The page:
A Scot born and bred, I made the unbelievably foolish mistake of thinking I’d make a good lawyer, and clung to that belief right through university, where to everyone’s astonishment, not least mine, I graduated with a degree in Scots Law. To the relief of the Scottish legal establishment I decided not to practice, and instead embarked on a lengthy, successful but ultimately unfulfilling career in IT, where I learned a lot about people and not very much about computers. In the twenty years it took me to escape, I studied with the Open University, gaining a first class honours and a masters degree in history, and much more importantly discovered an enduring passion for the subject.
I’ve always been a voracious reader, and I’ve always wanted to write (honestly, my IT Project Delivery meeting minutes were positively Shakespearian!). At the age of nine I won a national poetry competition. At the age of twenty-nine I submitted my first ever manuscript to Mills & Boon, a modern romance which, for those familiar with the output of the BBC, was a bit like Monarch of the Glen meets Gardeners’ Question Time. There was a memorable scene in a potting shed, I recall. And a lot of orchids. Needless to say, it was very politely declined.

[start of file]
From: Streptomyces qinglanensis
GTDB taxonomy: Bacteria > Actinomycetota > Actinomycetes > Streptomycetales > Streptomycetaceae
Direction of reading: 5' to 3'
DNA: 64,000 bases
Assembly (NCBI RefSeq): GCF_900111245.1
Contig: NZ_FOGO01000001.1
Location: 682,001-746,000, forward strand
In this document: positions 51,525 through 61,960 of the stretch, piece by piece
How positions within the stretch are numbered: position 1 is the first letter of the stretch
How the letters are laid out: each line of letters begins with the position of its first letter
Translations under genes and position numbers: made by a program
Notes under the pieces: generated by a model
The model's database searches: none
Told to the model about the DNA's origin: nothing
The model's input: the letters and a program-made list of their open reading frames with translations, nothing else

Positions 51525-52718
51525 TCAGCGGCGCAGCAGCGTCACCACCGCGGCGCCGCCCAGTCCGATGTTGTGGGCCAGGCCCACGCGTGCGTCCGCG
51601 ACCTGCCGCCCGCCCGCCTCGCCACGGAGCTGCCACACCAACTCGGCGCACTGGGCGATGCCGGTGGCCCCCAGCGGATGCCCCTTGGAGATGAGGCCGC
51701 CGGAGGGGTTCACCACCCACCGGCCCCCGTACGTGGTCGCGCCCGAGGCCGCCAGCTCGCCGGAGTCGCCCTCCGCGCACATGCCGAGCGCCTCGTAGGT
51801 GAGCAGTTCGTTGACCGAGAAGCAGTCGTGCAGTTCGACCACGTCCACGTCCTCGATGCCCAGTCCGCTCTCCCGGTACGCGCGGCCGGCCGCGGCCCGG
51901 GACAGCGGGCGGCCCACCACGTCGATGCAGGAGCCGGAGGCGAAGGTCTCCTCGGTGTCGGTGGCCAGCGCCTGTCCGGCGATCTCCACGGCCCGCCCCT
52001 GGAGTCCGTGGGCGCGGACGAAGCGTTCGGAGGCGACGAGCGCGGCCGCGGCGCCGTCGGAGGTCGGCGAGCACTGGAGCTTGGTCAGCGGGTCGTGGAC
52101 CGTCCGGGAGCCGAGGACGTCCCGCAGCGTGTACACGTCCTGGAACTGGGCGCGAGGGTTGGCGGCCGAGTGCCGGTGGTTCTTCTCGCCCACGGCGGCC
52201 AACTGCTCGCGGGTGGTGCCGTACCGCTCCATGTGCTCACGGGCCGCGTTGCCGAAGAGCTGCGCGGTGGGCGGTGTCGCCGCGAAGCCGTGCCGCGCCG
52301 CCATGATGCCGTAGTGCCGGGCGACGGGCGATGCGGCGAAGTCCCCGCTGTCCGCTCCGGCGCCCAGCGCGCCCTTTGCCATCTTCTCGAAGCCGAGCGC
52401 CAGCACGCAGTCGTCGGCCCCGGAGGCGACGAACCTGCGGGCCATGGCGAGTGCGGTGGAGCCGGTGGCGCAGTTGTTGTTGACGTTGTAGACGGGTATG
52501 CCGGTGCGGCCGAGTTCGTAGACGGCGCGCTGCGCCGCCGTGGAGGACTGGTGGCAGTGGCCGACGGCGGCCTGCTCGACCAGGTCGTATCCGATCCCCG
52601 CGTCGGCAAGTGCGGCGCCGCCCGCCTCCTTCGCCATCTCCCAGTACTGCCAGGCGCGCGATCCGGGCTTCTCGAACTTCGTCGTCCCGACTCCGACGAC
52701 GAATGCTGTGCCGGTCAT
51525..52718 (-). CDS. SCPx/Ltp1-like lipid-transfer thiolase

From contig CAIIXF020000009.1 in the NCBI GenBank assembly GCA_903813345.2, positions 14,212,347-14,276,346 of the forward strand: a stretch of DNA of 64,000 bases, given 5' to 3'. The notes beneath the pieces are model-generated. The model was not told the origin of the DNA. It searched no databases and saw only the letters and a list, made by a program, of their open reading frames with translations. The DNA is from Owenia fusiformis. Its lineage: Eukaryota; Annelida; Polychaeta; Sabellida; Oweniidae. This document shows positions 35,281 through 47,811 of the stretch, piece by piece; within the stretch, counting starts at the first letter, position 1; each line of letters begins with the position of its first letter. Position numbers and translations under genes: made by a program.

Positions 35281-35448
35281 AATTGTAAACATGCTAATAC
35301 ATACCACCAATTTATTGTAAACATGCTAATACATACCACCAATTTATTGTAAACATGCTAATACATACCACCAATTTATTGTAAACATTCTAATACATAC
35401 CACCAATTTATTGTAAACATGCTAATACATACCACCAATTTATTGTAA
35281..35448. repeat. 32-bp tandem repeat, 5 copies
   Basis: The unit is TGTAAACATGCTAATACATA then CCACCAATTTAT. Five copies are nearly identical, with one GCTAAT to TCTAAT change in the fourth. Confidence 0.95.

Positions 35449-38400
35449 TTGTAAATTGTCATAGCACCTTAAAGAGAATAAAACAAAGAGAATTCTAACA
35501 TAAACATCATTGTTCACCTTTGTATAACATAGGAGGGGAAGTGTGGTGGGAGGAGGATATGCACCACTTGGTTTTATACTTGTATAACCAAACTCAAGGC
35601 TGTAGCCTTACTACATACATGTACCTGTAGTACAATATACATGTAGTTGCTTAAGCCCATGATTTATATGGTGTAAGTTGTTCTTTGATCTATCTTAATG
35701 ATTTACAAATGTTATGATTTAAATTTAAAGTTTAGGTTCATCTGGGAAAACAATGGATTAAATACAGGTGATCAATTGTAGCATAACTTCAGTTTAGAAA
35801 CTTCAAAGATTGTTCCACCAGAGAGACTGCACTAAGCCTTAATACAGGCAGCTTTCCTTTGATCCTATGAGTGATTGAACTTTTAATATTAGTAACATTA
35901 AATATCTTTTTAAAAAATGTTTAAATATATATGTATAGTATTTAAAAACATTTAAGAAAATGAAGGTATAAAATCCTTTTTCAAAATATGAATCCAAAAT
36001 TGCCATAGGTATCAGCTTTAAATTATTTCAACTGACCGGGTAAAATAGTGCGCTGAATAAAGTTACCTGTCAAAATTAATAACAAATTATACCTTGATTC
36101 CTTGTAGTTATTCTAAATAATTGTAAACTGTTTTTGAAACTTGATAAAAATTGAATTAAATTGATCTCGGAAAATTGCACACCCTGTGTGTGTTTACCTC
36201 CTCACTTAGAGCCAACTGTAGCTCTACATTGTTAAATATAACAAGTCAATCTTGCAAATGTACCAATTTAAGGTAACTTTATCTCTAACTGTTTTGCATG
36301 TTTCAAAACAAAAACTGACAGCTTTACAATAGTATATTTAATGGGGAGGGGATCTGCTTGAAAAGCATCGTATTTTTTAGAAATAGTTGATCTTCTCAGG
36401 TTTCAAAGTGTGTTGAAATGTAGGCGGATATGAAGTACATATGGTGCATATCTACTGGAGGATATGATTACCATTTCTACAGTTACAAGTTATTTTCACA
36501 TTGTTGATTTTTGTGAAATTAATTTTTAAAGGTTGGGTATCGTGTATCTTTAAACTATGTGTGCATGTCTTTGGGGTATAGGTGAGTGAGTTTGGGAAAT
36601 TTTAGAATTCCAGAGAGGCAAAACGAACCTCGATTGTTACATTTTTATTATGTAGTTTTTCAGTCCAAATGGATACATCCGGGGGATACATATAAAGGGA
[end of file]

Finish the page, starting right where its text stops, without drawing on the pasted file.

Reaching the turning-point age of forty, my life changed dramatically in a number of ways, and I took the plunge and decided to pursue my dream of writing for a living. It was difficult and very, very hard work but I loved it. I wrote anything and everything at first, articles for the local paper, travel, recipes, and lots and lots of history. Then I started writing short stories. And then I submitted another modern romance to Mills & Boon. A French froth, this time, and I received the same polite rejection letter. My next attempt, featuring a charismatic celebrity chef with revenge in his heart, went the same way. Finally, I thought (light bulb moment) you love history, you love romance, why not write a historical romance? So I did and HURRAH, Mills & Boon said yes!
I’d love to say the rest is history, but it’s more like a work in progress. When I’m not writing, thinking about writing, or angsting about not writing, I go for walks. Here in my native Argyll, there’s no shortage of two things, scenery and rain - just look at the view from my window. I also love to cook and eat and am extremely partial to a vodka martini. And because I love to drink martinis and eat, I have learned to love pilates (or more accurately, I have learned to love the effect of pilates).
Still want to know more? Read how I go about my writing (with a few digressions) here.